Year End at Team College

The school term at Team College ended on 14th December 2016 and there was a lot to celebrate this year.

Windows on newly refurbished classrooms at Team College

For instance,  the school’s students’ successes over the past academic year and mark the undertaking of a major infrastructure improvement programme to the school.

MP. Gerald Karuhanga

Attended by students, former students, local officials and a wide cross section of the community, the keynote speaker was local MP Mr Gerald Karuhanga who gave a well received speech stressing the importance of education to the future development of the local community and Uganda.

Head Teacher- George Karamira, Paige Kilroy, Ida Horner and MP Gerald Karuhanga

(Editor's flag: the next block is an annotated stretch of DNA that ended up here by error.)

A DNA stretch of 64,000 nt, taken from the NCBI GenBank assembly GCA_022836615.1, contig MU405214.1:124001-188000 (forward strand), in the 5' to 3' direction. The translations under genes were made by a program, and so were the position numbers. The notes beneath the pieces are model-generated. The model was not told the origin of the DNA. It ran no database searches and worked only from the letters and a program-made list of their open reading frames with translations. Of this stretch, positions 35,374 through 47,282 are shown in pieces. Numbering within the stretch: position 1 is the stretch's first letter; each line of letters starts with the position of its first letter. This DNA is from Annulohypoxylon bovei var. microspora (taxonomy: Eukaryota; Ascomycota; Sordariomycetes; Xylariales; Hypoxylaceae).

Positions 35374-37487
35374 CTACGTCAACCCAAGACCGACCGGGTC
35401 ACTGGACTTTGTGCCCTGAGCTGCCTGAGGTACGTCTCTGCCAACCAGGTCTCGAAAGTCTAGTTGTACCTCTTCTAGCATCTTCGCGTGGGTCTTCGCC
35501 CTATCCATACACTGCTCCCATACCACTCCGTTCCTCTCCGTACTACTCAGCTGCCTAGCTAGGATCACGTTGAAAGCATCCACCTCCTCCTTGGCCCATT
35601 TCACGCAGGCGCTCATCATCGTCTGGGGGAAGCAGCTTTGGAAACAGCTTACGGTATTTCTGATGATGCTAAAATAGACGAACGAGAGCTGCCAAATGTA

The improvements to the school, which include refurbishing the classrooms, new doors and windows and upgrades to the sanitary facilities, were funded by the charity and long term supporter of the school LTHT, whose chairperson, Ida Horner, attended the event together with trustee Paige Kilroy, and presented awards to students celebrating their achievements over the past year.

Ida Horner- handing ut prizes to Students

Headmaster of Team College, Karamira George, hosted the event which was considered a great success by all those who attended.

End of year lunch
Classroom at Team College

The new academic year starts next month and we hope that the improvements will attract more students to the college.

Date for your diary- 28 May is International Menstrual Day 2016